Are you thinking of growing some type of Daphne shrub? Learn why two of the Burkwood cultivars (Carol Mackie and Briggs Moonlight) could be excellent choices for your yard. The genus also boasts an interesting cultural connection, but with a surprising twist.
Taxonomy and Botany of Daphne Shrubs
Plant taxonomy classifies the daphne plants discussed in this article as Daphne x burkwoodii Carol Mackie. The genus name thus doubles as the common name for the plant. Carol Mackie is the cultivar name. Burkwood daphne shrubs are the result of a cross; the parents of this hybrid are Daphne cneorum (indigenous to Europe) and Daphne caucasica, a Caucasus native. These plants are deciduous or semi-evergreen (depending on your climate), broad-leaf, flowering shrubs.
Warnings About Growing Daphne Shrubs
These are poisonous plants. Both the berries and leaves are listed as toxic in a number of sources and therefore should not be eaten. They may also irritate the skin. Moreover, daphnes are not the easiest of shrubs to grow. They do not transplant well, and the grower is required to maintain a delicate balance between keeping the soil moist and keeping it well-drained.
Features of Daphne Shrubs
Carol Mackie plants are compact, rounded shrubs that mature to about 3 feet tall, with a slightly greater spread. They bear fragrant, white to light pink, tubular flowers in clusters. and their blooming time is generally in early May.
The flowers are followed by small red berries (drupes) if pollination occurs. Perhaps the outstanding feature of Carol Mackie plants is their variegated foliage.
Despite being classified as deciduous, you can understand why some refer to Carol Mackie as "semi-evergreen": The daphne shrubs in a zone 5 garden will usually keep their leaves throughout the winter; the leaves do not become unattractive until late winter.
Caring for Daphne Plants
These daphne shrubs can be grown in USDA planting zones 4 to 8.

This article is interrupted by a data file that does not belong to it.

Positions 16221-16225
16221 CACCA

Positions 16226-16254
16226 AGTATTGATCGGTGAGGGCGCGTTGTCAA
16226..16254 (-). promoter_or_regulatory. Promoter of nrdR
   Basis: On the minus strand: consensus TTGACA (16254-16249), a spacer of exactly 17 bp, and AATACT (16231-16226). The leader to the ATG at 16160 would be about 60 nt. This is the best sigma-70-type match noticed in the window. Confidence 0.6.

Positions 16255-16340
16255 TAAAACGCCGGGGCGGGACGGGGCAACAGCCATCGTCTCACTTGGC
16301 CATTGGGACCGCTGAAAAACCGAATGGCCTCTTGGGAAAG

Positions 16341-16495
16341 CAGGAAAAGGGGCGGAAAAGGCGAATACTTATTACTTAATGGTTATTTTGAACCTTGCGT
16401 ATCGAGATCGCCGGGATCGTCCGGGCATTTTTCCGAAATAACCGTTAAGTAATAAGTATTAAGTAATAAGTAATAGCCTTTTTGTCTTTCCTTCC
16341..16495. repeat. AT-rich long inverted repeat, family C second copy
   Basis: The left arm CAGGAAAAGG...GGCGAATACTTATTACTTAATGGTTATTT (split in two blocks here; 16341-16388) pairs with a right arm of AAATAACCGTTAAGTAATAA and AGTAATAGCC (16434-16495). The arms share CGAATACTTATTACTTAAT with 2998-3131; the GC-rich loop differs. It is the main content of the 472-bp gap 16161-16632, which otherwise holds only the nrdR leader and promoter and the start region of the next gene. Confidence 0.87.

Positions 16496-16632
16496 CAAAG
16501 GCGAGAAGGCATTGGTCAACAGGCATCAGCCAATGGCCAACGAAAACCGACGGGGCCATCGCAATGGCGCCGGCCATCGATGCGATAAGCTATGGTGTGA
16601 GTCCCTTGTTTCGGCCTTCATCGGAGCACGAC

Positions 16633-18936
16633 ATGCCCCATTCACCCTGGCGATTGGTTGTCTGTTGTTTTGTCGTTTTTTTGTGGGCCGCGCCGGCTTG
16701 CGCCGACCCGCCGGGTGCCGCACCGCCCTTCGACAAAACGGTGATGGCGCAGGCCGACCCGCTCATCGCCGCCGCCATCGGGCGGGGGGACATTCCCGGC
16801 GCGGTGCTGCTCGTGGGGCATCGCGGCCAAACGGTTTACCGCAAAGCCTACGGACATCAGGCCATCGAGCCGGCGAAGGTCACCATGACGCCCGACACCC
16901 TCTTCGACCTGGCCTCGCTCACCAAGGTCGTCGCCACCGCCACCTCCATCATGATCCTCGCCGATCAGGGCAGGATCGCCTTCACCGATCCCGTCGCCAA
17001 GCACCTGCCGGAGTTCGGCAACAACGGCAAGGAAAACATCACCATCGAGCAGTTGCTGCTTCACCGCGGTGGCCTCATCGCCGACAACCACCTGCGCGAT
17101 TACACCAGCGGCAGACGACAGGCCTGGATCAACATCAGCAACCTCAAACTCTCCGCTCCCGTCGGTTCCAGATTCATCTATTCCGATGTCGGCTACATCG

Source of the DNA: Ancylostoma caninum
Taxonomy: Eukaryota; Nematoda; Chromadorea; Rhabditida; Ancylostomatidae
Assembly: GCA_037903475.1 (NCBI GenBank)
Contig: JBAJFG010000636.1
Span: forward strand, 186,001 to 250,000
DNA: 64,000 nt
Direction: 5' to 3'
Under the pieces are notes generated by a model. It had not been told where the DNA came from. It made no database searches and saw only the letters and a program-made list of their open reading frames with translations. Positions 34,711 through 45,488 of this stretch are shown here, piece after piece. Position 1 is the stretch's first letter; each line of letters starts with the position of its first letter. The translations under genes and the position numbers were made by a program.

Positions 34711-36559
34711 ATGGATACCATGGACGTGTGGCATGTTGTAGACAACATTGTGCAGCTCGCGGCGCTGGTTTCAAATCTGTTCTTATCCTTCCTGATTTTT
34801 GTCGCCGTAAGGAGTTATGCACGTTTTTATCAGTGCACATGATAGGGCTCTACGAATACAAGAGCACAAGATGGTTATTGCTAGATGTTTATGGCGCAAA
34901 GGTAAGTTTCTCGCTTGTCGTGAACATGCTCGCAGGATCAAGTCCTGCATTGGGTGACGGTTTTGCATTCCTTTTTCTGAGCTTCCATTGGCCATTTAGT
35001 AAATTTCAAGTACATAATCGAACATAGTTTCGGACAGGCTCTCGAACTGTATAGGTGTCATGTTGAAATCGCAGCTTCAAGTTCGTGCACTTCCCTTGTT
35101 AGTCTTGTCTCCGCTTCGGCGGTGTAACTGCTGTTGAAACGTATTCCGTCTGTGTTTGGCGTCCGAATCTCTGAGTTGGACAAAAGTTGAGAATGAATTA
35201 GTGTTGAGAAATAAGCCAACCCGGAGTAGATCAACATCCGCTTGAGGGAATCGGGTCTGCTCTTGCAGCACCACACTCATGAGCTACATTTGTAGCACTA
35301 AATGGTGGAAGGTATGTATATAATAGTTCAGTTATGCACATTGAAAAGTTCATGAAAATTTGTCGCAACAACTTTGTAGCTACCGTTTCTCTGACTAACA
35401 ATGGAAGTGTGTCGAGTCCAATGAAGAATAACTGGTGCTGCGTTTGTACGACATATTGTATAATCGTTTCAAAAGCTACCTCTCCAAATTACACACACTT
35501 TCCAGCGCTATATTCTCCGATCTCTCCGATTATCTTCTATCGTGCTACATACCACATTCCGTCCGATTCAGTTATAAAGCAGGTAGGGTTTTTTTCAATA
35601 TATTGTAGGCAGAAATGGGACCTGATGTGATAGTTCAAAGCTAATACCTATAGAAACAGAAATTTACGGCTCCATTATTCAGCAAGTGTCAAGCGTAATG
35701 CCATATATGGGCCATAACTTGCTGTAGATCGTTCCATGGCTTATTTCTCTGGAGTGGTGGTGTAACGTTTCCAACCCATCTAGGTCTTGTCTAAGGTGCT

Grow Carol Mackie shrubs in a well-drained soil with plenty of compost and a neutral to acidic soil pH. Partial sun to partial shade is usually the recommended growing location for these plants. At the partial-sun end of this spectrum, you may experience superior blooming.
But many people seeking shrubs for shade will gladly sacrifice some flowers in order to enjoy the bicolored leaves of these bushes. Group them together with other acid-loving plants that have similar sunlight needs.
Daphne shrubs prefer moist soil. To keep the soil around them moist in summer (and to keep the roots cool), apply a 3-inch layer of mulch.
Uses for Daphne Shrubs
With their variegated foliage, they are attractive enough to stand alone as specimens. But these shrubs that bloom in early spring can also be grouped together in foundation plantings or hedges. Their need for excellent drainage makes them good candidates for large rock gardens.
Other Sweet-Smelling Daphnes
In the same genus and also commonly grown is D. odora, whose very species name tells you how fragrant it is. It blooms earlier than the plant under discussion here, but it is also less cold-hardy (zones 7 to 9).
Another Burkwood hybrid with variegated leaves and sweet-smelling flowers is Briggs Moonlight. Grow it in zones 5 to 9. The coloration of Briggs Moonlight's foliage is superior to Carol Mackie's, as the brighter of the two colors is more predominant. In other respects it is very similar to Carol Mackie.